Intercollegiate Horse Shows Association Adds Ranch Riding to Western Line-Up

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IHSA and Ranch Riding
Photo by Ellyn Narodowy/Courtesy IHSA

The Intercollegiate Horse Shows Association (IHSA) leadership announced that they will add ranch riding classes to their growing western division. Ranch riding competition includes the individual performance of an approved pattern. The patterns emulate maneuvers commonly used in ranch work, such as gait extensions and turnarounds with a more forward-moving horse. The goal is to present a smooth and competent horse-and-rider team that could face any job on a working ranch. Tack and attire are simple and workman-like. IHSA’s ranch riding classes will be offered for IHSA Western Level II members.

Ranch riding classes are the fastest-growing segment at American Quarter Horse Association (AQHA) and American Paint Horse Association (APHA) horse shows. For IHSA members, ranch riding will create a bridge from the horsemanship classes to reining. It will be a fun addition for upper-level riders and help educate those who aim to compete at the Open level, the IHSA’s top Western division.

The Intercollegiate Horse Shows Association (IHSA) offers individual and team competition at all levels in hunter seat equitation, western horsemanship and reining—and now ranch riding—at more than 400 member colleges and universities. Membership in IHSA means that college students can participate in horse shows regardless of their experience or financial status. Students compete at eight levels from beginner through advanced with suitable, provided horses. It is the oldest and largest intercollegiate equestrian organization with 10,000 members in 47 states and Canada.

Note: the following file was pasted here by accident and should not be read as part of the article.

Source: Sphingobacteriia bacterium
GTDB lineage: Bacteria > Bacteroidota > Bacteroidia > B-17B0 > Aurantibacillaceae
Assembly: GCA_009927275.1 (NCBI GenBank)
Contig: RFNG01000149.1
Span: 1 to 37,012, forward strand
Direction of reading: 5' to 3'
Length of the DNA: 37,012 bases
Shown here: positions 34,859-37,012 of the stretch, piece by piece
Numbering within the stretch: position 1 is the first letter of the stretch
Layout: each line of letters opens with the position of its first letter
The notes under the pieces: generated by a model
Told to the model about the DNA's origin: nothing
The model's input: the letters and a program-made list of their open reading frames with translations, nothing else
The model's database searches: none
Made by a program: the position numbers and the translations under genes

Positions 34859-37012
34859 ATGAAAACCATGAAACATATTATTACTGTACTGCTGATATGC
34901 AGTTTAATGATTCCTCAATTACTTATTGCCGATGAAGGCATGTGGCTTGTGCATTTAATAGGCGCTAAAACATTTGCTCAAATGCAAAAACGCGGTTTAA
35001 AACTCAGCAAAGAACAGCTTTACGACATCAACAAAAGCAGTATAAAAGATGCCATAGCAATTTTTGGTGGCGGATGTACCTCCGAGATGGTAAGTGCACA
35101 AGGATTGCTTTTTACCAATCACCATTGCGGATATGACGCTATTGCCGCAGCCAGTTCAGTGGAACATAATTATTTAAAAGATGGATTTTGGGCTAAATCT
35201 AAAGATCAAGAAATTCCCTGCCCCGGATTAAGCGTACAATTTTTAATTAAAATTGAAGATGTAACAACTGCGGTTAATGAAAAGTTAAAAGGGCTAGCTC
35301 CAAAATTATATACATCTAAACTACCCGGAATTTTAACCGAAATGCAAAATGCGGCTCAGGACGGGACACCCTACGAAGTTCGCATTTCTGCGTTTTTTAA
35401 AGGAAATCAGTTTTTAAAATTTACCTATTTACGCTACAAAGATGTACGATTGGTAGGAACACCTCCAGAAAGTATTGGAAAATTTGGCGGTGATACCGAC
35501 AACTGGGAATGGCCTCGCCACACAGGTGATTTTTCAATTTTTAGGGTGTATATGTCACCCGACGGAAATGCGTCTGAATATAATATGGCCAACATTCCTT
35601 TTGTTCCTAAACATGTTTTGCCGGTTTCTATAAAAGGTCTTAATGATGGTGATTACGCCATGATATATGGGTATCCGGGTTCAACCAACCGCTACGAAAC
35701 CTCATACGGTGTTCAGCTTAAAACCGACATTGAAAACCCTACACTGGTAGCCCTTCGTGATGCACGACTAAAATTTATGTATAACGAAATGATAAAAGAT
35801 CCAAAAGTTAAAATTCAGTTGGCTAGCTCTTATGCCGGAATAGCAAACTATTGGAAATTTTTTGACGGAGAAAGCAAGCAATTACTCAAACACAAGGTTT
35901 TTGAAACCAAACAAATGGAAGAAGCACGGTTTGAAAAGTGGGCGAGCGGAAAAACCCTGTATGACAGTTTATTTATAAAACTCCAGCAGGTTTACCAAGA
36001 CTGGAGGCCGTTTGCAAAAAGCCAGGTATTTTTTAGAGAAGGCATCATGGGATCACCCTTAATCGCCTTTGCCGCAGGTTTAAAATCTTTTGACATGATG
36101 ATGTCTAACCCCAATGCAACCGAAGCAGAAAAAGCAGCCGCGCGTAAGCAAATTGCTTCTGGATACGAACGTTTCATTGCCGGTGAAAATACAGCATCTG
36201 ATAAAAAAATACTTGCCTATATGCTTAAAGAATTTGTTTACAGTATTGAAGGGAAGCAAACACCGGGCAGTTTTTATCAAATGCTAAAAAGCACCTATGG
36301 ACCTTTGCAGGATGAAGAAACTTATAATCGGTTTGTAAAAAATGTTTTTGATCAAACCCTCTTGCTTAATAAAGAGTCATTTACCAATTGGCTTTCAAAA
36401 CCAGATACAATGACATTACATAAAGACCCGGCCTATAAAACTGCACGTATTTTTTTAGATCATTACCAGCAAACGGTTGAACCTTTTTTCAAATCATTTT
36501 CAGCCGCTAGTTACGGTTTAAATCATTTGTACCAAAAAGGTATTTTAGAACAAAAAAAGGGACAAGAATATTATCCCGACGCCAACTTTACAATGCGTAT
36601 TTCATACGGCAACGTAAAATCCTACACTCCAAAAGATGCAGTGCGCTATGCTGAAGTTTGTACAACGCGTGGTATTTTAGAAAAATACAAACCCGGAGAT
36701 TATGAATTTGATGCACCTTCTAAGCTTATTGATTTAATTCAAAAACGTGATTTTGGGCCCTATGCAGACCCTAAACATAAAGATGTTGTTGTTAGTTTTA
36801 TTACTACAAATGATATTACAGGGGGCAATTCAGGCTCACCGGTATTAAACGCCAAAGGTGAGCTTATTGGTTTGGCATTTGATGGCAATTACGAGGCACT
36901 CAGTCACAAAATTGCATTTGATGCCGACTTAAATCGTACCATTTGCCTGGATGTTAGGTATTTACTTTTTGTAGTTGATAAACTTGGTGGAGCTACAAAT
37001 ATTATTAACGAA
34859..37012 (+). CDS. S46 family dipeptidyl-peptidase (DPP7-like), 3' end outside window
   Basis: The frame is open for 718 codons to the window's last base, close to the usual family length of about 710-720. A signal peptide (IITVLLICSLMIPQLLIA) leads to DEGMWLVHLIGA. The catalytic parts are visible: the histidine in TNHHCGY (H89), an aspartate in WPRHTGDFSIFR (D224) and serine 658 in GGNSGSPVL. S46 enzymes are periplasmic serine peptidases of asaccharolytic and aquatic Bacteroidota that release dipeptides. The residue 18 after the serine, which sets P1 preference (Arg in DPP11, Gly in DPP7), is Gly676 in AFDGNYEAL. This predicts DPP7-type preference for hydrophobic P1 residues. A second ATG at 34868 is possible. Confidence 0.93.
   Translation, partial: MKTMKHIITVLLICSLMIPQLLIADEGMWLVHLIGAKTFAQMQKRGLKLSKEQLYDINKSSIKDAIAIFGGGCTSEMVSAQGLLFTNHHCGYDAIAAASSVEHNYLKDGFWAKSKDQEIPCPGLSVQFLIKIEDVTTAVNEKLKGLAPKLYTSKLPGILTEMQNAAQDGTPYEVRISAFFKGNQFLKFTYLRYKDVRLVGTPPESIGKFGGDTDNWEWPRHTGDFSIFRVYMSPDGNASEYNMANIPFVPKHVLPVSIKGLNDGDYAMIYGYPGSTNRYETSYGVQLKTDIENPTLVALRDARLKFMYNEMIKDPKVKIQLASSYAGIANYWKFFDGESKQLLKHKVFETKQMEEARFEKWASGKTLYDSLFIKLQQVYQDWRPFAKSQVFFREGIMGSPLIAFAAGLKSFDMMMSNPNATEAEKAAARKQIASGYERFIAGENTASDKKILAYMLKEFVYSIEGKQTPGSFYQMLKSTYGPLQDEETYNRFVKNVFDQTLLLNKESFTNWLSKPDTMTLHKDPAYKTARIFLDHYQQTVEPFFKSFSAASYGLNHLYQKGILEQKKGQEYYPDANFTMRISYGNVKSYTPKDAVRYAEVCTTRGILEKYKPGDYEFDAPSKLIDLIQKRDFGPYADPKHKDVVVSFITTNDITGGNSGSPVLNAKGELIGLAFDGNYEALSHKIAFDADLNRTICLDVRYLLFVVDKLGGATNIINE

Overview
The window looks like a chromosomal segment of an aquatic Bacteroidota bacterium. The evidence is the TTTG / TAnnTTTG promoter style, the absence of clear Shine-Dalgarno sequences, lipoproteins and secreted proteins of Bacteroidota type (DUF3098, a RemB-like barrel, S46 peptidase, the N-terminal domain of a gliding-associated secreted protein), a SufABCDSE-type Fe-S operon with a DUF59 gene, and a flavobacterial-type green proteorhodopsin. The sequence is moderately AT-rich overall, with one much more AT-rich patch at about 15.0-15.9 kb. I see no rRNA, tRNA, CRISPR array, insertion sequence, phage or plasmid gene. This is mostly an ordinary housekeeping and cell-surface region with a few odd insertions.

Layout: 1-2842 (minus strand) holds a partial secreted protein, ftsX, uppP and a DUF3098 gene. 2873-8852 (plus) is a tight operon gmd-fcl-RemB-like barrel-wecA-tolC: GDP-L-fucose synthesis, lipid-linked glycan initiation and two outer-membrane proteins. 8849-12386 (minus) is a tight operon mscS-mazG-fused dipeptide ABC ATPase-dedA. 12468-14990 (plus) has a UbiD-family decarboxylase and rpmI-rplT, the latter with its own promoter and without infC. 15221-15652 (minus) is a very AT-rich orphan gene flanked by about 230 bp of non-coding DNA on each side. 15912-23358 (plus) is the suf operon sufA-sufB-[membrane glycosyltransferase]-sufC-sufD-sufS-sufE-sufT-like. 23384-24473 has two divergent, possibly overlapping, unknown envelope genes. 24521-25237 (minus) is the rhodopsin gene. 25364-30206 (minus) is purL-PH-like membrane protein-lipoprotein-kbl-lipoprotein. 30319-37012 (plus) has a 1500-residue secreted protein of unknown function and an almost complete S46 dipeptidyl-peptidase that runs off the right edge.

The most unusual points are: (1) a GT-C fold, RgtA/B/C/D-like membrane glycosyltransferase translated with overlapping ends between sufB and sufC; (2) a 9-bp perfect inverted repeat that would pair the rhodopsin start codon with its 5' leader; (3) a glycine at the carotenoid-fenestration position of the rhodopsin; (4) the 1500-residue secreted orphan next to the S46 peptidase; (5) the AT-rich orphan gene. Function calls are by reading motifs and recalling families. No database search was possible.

An IHSA affiliate, the Youth Equestrian Development Association (YEDA), a competition and education program for western riders from grade 4-12, added ranch riding in 2016 to their catch-ride competition format and experienced triple-digit increases in participation from middle and high school riders.

“We believe it (ranch riding) has helped our diamond (upper-level) division as the riders have more experience when they start to compete in diamond reining,” says Laura Smith, YEDA’s chief executive officer.

The new division will provide jobs for horses that may not be appropriate for horsemanship or reining classes. Suitable ranch riding horses are versatile and should be free-flowing and able to cover ground, yet are adjustable and may have a higher head carriage.

“Ranch riding is a great addition to IHSA western competition for several reasons,” said Peter Cashman, IHSA executive director. “It is fun and in demand. It helps educate riders that are looking to move up, and it helps us give jobs to horses that may not make the cut for our other divisions but make wonderful ranch riding partners. We are excited to add Level II Ranch Riding to IHSA competition.”

For more information go to www.IHSAinc.com.

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